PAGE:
It's no secret - we Chattanoogans are pretty proud of our downtown. Often used as the measuring stick of progress since our dark days as the world's dirtiest city, it stands as a shining beacon of what a city can accomplish with a solid vision and a lot of hard work. But recently the signs of progress are a bit more literal with...well...new signs.
This month launches the rebranding of downtown, beginning with brightly colored banners highlighting each of downtown's five districts: Bluff View, City Center, North Shore, Riverfront, Southside and University/MLK. In addition, new way-finding signs will be erected which have the district name across the top. And if new signs seem like a small feat, think again.
"Downtown's way-finding signs haven't been replaced in close to 20 years, and we've been working on getting new ones up for the past two years," explains Tiffanie Robinson, program manager with River City Company. "You would think a task like this wouldn't take much time, but it's actually an expensive project that has to be privately funded but conducted by the city. We've worked with downtown businesses and organizations to fundraise as well as the city to execute them going up." These signs will help tourists find downtown attractions and retailers, but River City officials hope that they, along with the new banners, will also bolster some hometown pride.
In addition to highlighting the areas of town that make Chattanooga unique, the signs boast something no other banner or billboard in America can - a font specially designed for the city (in fact, you're looking at it right now-this story is set in Chatype Regular). No other city in the world has designed and implemented its own font from the ground up, and when Chatype was launched earlier this year it garnered international attention. There are only 300 professional typeface designers in the world; two of them happen to live right here in Chattanooga - Robbie de Villiers and Jeremy Dooley.
When brand consultant D.J. Trischler, 27, discovered this, he had to meet them. Two coffee shop meetings later the three men, plus Trischler's business partner, Jonathan Mansfield, were on their way to undertaking the herculean task of rebranding a city. "The pump was primed; the tracks had been laid for an effort like this," says Mansfield, 27, writer and account manager for D+J Identity. "Locally and afar there's been a lot of work done in typeface development and municipal branding and dreaming about what Chattanooga can be, so we really came along and were able to tie the strands together. It's really about us standing on the shoulders of giants," he humbly adds.
Remarkably, after nearly a year of grueling work, a bender at 48-Hour Launch and a Kickstarter campaign that raised $15,000 in capital, the men gifted the font to the city. Not only that, they designed the banners for River City pro-bono. "We had two ways to go - one, we could fight the battle of valuing our work and convincing the city to pay that or we could say it's worth it to us to have it done and donate it," explains Mansfield of the Chatype endeavor.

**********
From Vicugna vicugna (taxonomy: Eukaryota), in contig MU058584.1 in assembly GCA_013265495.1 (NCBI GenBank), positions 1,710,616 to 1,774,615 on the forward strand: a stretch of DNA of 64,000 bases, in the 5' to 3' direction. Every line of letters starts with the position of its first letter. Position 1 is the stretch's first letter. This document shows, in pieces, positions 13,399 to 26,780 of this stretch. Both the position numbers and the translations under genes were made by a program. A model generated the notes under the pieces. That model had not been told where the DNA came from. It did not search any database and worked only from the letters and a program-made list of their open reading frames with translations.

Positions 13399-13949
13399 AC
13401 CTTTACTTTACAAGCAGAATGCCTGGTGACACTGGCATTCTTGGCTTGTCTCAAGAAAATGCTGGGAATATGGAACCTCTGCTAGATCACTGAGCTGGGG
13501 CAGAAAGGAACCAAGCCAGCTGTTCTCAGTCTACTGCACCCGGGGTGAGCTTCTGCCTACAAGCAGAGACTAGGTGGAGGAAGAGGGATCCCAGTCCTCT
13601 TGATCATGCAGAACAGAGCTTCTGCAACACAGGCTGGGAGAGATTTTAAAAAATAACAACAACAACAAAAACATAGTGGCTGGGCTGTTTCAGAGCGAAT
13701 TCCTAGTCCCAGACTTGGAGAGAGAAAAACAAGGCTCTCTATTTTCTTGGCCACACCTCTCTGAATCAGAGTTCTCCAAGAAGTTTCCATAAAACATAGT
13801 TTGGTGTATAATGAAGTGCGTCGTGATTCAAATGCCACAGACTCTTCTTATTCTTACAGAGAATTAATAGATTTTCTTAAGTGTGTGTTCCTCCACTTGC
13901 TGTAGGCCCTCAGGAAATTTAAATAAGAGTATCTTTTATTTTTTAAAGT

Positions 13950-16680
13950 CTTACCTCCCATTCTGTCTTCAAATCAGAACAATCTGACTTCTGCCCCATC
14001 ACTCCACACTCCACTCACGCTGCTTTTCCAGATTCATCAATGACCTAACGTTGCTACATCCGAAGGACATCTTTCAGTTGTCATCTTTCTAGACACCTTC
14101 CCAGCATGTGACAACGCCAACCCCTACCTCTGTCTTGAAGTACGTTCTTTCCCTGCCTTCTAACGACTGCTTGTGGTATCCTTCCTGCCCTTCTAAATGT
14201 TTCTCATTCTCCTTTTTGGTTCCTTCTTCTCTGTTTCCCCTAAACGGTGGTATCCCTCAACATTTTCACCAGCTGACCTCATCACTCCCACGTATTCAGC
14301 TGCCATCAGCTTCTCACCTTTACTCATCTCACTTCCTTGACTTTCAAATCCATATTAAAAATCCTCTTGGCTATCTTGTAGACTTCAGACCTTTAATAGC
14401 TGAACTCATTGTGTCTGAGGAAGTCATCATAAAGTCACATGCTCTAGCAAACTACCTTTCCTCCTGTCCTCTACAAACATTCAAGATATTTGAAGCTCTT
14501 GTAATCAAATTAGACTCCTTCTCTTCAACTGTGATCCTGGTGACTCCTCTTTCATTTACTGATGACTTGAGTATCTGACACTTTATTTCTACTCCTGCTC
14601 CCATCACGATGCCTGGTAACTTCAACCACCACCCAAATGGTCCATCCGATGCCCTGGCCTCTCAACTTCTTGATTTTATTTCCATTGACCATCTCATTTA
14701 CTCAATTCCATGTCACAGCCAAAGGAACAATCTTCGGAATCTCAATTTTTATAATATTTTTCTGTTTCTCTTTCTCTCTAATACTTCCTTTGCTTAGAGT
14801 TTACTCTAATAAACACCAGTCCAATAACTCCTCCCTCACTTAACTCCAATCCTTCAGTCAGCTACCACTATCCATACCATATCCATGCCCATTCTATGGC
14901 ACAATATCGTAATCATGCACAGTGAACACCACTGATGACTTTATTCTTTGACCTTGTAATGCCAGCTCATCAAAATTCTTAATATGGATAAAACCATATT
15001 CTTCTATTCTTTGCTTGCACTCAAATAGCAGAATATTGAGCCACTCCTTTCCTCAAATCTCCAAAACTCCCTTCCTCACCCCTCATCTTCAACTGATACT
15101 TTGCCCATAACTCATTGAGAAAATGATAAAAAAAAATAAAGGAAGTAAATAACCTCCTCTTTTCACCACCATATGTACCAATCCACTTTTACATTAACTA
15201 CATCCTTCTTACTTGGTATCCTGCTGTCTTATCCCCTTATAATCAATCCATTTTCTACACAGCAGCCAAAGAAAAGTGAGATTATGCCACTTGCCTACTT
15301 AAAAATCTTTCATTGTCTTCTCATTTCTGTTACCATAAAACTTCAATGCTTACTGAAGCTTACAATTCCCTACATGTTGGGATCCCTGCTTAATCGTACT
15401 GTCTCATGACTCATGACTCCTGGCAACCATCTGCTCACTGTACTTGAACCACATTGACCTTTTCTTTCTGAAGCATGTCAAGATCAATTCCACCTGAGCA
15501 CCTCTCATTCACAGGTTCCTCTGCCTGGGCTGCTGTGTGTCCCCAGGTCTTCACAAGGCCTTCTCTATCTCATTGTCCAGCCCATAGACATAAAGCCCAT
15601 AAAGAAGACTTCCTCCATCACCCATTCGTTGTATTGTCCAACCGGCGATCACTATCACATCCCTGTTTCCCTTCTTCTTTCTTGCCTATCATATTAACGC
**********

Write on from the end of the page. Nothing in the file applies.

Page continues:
Already the city has incorporated the typeface into its newly redesigned website and The Public Library plans to use it on everything from reference signs in the library to the bookmarks it gives away. The Chattanooga Visitor's Bureau also has big plans for the font, using it in ads and billboards across the Southeast. "It's so difficult to define what it is about Chattanooga that makes it so special but one thing I can safely say is that there's an incredible amount of collaboration and sensibility of people wanting to work together to lift us all up collectively," says de Villiers. "I've never seen anything like it."
Appropriately, teamwork is also the theme of downtown's re-branding campaign, beginning with the districts. "People like to feel like they belong to a special group, so when a district receives its own brand, people feel very proud of that title and the area that they're living or working in," notes Robinson. "We wanted to showcase the uniqueness of each district and create collaboration of their individual communities."
The banners and typeface are just the first phase. D+J is also hammering out the details of a slogan for Chattanooga, much like "I LOVE NY" or "Keep Austin Weird." Once launched, River City and D+J hope to put the slogan on buses, sides of buildings, billboards, bumper stickers, shopping bags and more - all written in Chatype of course. "I think all of us would like to see Chattanooga have a better visual brand, something that when you get off the airplane you feel like you're in Chattanooga," says Trischler. "Right now it's all very segmented. You go to East Chatt and that's one Chattanooga; you go downtown that's another. Our vision is to somehow unify the city. That may seem very idealistic and lofty but I think it's an awesome goal."
Ultimately, the men hope to capture all the unique, special, wonderful things about Chattanooga into one unified voice to promote it better to the world. They've already done that to some extent just by creating the typeface. Once the word gets out, there's no telling how far it will go.